When he’s on the range, say outdoor 50-meter, he’ll stay for hours and shoot around 400 arrows. It works for him. The better way, in my opinion, is to break up practice session.
Generally, I practice twice a day. Some days I’ll shoot three times. Mostly, though, it is morning and afternoon. If I know I’ll have a mid-day shoot time, I’ll add a third practice to my schedule to become accustom to shooting through or around lunch.
Each of my practices lasts between one and a half to three hours, depending on how much walking is involved. I’ll shoot between 60 and 120 arrows each practice. That is unless I am doing a mock-tournament where I shoot exactly the way I’d be required to shoot in the tournament. This morning I stopped at 90. I’ll get the second 90 this afternoon.
The problem with shooting hundreds of arrows without a break in both physical and mental. Physically, we fatigue inviting small errors that can become problematic to correct. Mentally, the brain needs a break.
My friend lives in Europe. Hopefully, we’ll be competing against one another during of the major tour events in 2018. I do keep an eye on his scores for 18-meters and 50-meters. His last 50-meter score beat mine by 10 points.
The trip to Georgia for the 2017 ASA Leopold AAE Pro/AM wasn’t 100% about archery. There was a lot of archery with practice “on the lot” and competition “done there at that park.” In addition, we had running, kayaking, visiting with one of our daughters and her son, and hanging out with my father-in-law. We missed our son-in-law. He’s not yet retired.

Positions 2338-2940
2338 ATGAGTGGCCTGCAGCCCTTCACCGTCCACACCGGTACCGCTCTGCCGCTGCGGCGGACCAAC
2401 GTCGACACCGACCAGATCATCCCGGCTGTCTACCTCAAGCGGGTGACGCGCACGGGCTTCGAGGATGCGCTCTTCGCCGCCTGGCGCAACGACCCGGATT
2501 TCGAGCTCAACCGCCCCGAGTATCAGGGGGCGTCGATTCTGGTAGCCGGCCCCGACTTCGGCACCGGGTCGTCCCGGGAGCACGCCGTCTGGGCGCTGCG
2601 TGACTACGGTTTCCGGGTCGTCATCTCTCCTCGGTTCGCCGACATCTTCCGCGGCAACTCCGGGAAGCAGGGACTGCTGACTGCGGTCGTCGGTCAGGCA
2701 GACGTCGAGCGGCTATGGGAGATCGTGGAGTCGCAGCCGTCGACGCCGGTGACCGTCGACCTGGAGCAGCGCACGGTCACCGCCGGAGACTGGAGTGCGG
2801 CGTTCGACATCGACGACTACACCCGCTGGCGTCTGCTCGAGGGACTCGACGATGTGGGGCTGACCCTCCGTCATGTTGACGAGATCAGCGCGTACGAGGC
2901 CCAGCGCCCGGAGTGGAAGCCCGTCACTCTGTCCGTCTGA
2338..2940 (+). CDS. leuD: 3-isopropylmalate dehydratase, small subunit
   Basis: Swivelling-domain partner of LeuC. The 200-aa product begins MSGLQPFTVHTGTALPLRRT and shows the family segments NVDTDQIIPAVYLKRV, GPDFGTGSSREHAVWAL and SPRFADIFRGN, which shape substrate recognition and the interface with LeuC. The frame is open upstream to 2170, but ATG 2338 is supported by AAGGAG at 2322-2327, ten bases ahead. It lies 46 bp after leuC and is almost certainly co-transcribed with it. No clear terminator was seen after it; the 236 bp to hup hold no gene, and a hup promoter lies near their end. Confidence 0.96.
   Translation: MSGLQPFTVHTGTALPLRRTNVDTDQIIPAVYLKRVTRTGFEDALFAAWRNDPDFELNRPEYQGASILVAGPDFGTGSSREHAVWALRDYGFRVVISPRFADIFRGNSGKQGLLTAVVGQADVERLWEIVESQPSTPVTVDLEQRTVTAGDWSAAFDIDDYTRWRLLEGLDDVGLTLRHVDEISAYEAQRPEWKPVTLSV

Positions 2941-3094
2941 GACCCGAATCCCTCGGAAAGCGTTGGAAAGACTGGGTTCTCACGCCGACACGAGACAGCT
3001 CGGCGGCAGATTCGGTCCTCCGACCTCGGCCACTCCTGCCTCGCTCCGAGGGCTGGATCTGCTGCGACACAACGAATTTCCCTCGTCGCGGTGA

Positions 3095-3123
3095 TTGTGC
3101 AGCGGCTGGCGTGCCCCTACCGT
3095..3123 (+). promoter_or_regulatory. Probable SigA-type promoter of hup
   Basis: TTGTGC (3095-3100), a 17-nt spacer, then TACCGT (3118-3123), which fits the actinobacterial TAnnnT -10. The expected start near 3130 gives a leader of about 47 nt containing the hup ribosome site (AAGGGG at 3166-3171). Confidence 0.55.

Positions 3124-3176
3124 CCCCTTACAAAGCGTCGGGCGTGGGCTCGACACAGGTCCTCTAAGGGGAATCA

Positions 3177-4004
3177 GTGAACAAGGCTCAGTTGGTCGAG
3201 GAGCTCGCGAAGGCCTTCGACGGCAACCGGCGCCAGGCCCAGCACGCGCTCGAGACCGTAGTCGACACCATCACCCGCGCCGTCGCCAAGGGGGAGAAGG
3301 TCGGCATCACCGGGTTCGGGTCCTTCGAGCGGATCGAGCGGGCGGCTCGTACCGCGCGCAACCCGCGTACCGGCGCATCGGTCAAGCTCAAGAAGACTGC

We also didn’t make it to Savannah. So, I didn’t see Mama, my brother, sister or the pile of nieces and nephews that live there. Nor did I have time to visit my cousins that live only a few hours away or many good friends that are in our home State of Georgia. Alas, time is too short and we must return to North Carolina.
On the trip home we drove nearby the old Lain farm. We didn’t stop and visit our cemetery packed with buried relatives, as is our travel practice. If the timing is correct we’ll pause in Florence to eat at the Thunderbird Inn. The timing was correct.
The Thunderbird serves a buffet that is okay. It’s not the food that brings us back it is tradition.
While I began the process of package and stowing gear I thought about the shoot over the past weekend. It was my second major ASA event the first the same from the prior year. I leave disappointed with Saturday and pleased with Sunday.
What the disappointment taught me was to shoot the way I train. On Saturday I shot sloppy. Not sloppy because of the rain. Sloppy because I too often didn’t follow my complete sequence for each shot on every shot. Sunday I slowed down and thought through what it was I needed to be doing on each shot. It made a difference. Primarily, I made no big errors, like using a 40-yard pin to shoot 30 yards. Such erroneous placement of a pin, both yellow in this case, only yields positive results where enough other errors are in place to compensate. In other words, “Dumb luck.”
After the 2017 ASA Leopold AAE Pro/AM I compared it to the 2016 edition. One of the primary highlights was visiting with people. Three years ago I didn’t know any of them. This year when we met it was all smiles and handshakes. Three years and eight months ago, I didn’t own a bow. That whim purchase brought the bonus of new friendships and experiences. Not a bad deal for what was a fairly expense purchase, a Mathews Conquest Apex 7 – now obsolete. That’s a darn shame; I’d like another just like it. The bow worked just fine in 2017.